Bakelite and catalin are trade names for closely related antique plastics that are popularly collected today in the form of old timey radios (‘catalin radios’), colorful jewelry, toys and more. The following is an introduction to the plastics and an identification guide.
Bakelite and catalin are both made from phenol and formaldehyde, and are phenol formaldehyde resins. Because of this they have many of the same characteristics. However, the two were made in different ways so also have distinct differences.
Bakelite was made by from 1907-27. Bakelite used filler of cloth, paper, cotton and even sometimes asbestos. This meant the plastic was heavy, very strong, opaque and came in only dark colors. Bakelite usually came in only black and dark brown, and was used usually used for ‘utilitarian’ purposes, including pipe fittings, coffee pot handles, and electrical outlets.
When Bakelite’s patent ran out in 1927, the process was picked up by the American Catalin Company which called their version of the plastic catalin. The American Catalin Company used the same phenol formaldehyde chemicals, but made the plastic in is a different way. In particular no fillers were used. This meant that, unlike the dark and dreary Bakelite, catalin was often translucenct and made in a wide variety of bright colors and interesting designs, including a marble of different colors. Catalin was used for more fun, decorative and collectible items, including jewelry, toys, trinkets, decorated boxes, brightly colored radios. Catalin tended to shrink with age, which explains for the sometimes warped and shunken frames for catalin radios. Catalin was made from 1928 to about World War II.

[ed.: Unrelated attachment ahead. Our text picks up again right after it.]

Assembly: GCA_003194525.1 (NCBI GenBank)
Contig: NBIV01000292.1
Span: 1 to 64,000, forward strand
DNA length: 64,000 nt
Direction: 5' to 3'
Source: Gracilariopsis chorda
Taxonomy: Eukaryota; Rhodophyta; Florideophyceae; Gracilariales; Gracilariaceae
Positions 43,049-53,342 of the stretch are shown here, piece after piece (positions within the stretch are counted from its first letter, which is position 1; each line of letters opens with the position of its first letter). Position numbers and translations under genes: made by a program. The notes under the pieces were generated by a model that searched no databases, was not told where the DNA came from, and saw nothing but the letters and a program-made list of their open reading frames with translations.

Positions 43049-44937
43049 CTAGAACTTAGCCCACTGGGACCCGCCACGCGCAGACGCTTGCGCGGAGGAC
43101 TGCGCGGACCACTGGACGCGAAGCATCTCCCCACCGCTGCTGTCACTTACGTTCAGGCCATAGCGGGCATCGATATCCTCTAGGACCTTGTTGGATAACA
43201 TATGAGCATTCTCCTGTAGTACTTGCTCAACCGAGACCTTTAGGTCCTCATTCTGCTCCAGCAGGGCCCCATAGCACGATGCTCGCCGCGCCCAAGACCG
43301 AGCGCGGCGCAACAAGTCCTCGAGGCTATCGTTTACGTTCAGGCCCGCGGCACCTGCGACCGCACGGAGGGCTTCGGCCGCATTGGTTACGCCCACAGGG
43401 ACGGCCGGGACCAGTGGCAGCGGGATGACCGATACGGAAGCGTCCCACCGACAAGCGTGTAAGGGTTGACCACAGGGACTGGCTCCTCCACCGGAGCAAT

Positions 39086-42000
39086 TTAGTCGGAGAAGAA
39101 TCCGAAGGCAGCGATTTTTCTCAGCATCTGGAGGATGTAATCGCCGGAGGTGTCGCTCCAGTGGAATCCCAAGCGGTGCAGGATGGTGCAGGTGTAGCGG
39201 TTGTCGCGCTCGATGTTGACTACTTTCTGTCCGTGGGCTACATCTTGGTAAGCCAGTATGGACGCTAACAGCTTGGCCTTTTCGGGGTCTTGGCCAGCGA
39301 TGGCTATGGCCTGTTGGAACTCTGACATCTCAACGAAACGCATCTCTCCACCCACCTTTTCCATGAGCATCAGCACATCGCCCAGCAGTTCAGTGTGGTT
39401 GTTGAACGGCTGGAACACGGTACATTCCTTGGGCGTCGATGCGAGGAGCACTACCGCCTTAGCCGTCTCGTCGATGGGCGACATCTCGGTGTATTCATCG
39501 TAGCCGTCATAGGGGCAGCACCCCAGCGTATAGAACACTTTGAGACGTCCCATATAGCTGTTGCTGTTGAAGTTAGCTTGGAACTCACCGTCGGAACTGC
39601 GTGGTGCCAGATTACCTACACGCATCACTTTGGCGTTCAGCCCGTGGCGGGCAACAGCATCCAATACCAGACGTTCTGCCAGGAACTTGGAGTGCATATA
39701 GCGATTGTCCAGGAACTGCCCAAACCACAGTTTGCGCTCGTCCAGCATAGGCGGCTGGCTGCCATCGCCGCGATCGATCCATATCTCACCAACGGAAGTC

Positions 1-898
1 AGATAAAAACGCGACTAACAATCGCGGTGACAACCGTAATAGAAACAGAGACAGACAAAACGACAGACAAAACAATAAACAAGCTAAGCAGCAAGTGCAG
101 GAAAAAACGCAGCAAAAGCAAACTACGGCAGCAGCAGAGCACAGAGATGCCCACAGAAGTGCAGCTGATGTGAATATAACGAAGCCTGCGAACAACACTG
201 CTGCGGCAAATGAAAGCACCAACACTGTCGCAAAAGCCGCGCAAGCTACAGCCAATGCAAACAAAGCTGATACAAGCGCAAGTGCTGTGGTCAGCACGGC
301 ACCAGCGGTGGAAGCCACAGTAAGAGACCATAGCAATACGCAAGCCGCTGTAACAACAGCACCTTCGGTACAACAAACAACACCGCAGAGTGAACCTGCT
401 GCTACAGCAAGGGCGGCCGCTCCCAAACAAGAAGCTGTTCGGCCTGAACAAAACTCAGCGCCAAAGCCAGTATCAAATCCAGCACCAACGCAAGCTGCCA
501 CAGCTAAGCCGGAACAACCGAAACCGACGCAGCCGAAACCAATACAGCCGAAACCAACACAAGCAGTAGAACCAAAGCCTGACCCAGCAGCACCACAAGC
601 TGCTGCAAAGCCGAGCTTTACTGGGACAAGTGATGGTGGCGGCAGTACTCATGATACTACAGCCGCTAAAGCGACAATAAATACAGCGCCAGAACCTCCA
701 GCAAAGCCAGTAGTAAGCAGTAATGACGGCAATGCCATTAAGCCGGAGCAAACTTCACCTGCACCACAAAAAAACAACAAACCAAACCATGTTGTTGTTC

Collectors and dealers mixing up the names.
As they are such closely related plastics, collectors and dealers often get the names mixed up, calling catalin bakelite, and bakelite catalin. Most so called ‘bakelite jewelry’ on the market is actually catalin. Some sellers on eBay and elsewhere play it safe and call it ‘bakelite catalin.’
Happily, both plastics are vintage (1907-WWII), so if you know its one of the two but aren’t sure which, you can be at least confident the item is old. You can even use the catch all ‘phenol formaldehyde resin’ to cover them both, though that might not sound as romantic as sale.
Identification of bakelite and catalin
First I’ll show the tests to used to identify phenol formeldahyde– meaning both bakelite and catalin. As they are both made of the same chemicals, these test for both. Then, once something is identified as phenol formaldehyde, we’ll look at how to differentiate between the two.
Bakelite/catalin general appearance: Bakelite and catalin is heavy and clunky. It makes a distinct sound when two pieces are clinked against each other. Visually, there should be no seams or mold marks. There is no pure white in color, as the whites formed a yelllowish patina with time.
Bakelite/catalin hot water and rub test: Hold the plastic under hot water for perhaps 15 seconds, then smell it. If it smells strongly like medicinal chemicals, then it likely is bakelite/catalin. Though it doesn’t work as well, you can rub the plastic with your them and sniff for the strong medicinal small.
Lucite, a plastic that can resemble bakelite/catalin has no smell under the hot water/rub test. ‘French bakelite,’ which is a mostly modern faux-bakelite, smells like burnt or sour milk.
Bakelite/catalin polish test: The common metal polisher called simichrome polish can help identify Bakelite. If you rub a q-tip with simichrome polish on bakelite or catalin, the polish on the q-tip will turn yellow. Simichrome polish is available at many hardware stores and online. The same test works with Dow Bathroom Cleaner or 409.
So, then, is it Bakelite or Catalin?
If you can determined an item is phenol formaldehyde, the next question is is bakelite or catalin. If you know the date of the item, then it’s easy. Bakelite: 1907-1927. Catalin: 1928-1940s. Bakelite only comes in dark colors, usually black or dark brown. Catalin can come in a wide variety of color colors, including bright colors and marbling. Bakelite is opaque, while catalin is often translucent (can often see this at the edges of an item). If the item is brightly colored jewelry or similar items, it is more than probably catalin.